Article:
The Entrepreneurial Learning Initiative
Issue 6 | June 2021


"Seligman’s PERMA+ Model Explained: A Theory of Wellbeing"

As we enter the Summer months, many of us reflect on the year so far and take time to be with family and friends. This period can be an opportunity for growth, recovery, and rejuvenation. With this in mind, we wanted to focus on a few tools that can improve our well-being; whether that is hearing a time of rest or during our day-to-day lives.

We'll start with Martin Seligman's model of well-being, the PERMA+ Model. The model has five core areas: Positive emotion, Engagement, Relationships, Meaning, and Accomplishments. "The PERMA model makes up WBT, where each dimension works in concert to give rise to a higher-order construct that predicts the flourishing of groups, communities, organizations, and nations."

Check out this comprehensive blog piece that covers each concept that makes up the model, as well as ways you can adopt methods to improve your own well-being using the PERMA+ Model.

Engage with the Model



"Entrepreneurship, Self Organization, and Eudaimonic Well-Being: A Dynamic Approach"

We move onto a recent paper published by Nadav Shir and Carol D. Ryff emphasizing how entrepreneurial activity can increase our well-being.

With a focus on the self-directed nature of entrepreneurship, Shir and Ryff expand on our learning from the PERMA+ Model. 

"[They] define self-organization in entrepreneurship as the autonomous act of organizing goals, activities, and behaviors in pursuit of a personal vision, and further as the process of translating that vision (i.e., one’s vision of an ideal life and self, the way one wishes to live and exist in the world) into specific entrepreneurial goals and actions."

Therefore, the value-driven agency that we find among entrepreneurs is encouraging when considering fostering these skills in ourselves and others. Moreover, it would seem that the self-directed nature of pursuing our goals opens a sort of "spiritual freedom." This freedom elicits positive emotion, a sense of accomplishment, and meaning that are cornerstones of the PERMA+ Model.

So, Shir and Ryff's work shows us a brighter and more engaging way to view entrepreneurship. 

Get the Paper



"The U.S. Education System Isn’t Giving Students What Employers Need"

When we think about well-being in 2021, employment is likely high on the list for most of us. However, the pandemic has exposed various holes in our economic structures. Employers and workers feel short-changed from wage stagnation, health and safety concerns, infrastructure, and lack of talent. Some believe a significant factor to this is an education system (at least in the US) that has not kept pace. 

In this HBR article, we see statistics showing graduating students that feel underprepared. These statistics tell a story of an increasingly disenfranchised workforce; coupled with an education system that may not be able to pivot fast enough to meet new demands.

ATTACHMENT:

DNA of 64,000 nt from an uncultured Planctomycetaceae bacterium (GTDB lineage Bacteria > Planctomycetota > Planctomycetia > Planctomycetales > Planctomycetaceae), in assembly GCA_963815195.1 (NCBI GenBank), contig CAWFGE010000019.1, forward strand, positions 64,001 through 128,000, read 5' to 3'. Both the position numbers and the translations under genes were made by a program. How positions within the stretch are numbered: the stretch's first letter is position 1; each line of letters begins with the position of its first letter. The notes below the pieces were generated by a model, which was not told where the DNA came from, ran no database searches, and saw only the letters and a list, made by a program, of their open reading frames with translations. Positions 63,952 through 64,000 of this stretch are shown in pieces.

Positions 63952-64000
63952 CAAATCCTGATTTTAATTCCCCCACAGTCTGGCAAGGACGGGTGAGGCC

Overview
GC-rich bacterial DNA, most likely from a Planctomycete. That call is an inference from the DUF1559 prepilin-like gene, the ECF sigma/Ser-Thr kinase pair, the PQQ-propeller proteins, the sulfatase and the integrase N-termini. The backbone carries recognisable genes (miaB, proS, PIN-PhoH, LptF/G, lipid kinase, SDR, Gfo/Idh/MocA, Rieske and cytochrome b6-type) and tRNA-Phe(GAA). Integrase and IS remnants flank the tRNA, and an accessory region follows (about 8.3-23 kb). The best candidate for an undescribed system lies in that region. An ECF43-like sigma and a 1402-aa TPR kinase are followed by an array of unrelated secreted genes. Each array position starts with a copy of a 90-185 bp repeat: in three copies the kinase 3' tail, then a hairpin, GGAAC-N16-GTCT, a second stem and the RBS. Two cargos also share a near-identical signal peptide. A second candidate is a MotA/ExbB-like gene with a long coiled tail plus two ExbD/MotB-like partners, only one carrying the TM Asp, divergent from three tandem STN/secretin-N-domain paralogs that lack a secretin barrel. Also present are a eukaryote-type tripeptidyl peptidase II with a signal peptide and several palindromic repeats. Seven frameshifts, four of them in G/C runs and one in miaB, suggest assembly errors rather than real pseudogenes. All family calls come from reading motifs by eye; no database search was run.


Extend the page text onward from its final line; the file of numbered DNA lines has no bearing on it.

While refocusing on vocational training prepares more students to enter the workforce quickly, it may not answer a more profound question. Once students enter the workforce, they will likely find that the skills they develop in school will not last long. But, bearing in mind the concepts we learned about in the PERMA+ Model and how they relate to the self-organized nature of entrepreneurship, we can see some possible solutions.

So, what can we do to create agile workers who are self-directed and resilient? Perhaps shifting our focus towards entrepreneurial skills is the answer. With this new emphasis, students can see gaps in their qualifications as growth opportunities rather than reasons not to apply.

What Do You Think?

"Pandemic-To-Permanent: 11 Lasting Changes To Higher Education"

Now let's turn to some predictions for the future of education due to the pandemic. While these are just that, predictions, we found some important things to reflect on in this piece.

Be it a push to all things virtual, non-degree learning, or pricing models that are severely out of date; the pandemic has brought the future of education forward in many ways. Moreover, as employment and employability concerns continue to rise, it seems that market shifts will force innovation and adaptation in education.

Gone may be the days of Ivy league schools dictating what quality education looks like. Yet, even these elite universities are not keeping pace in all areas. So, with new opportunities to innovate, when has there been a better time to prepare workers, learners, educators, and employers with the 21st-century skills we find in entrepreneurs?

Take a Look


Top of Mind  


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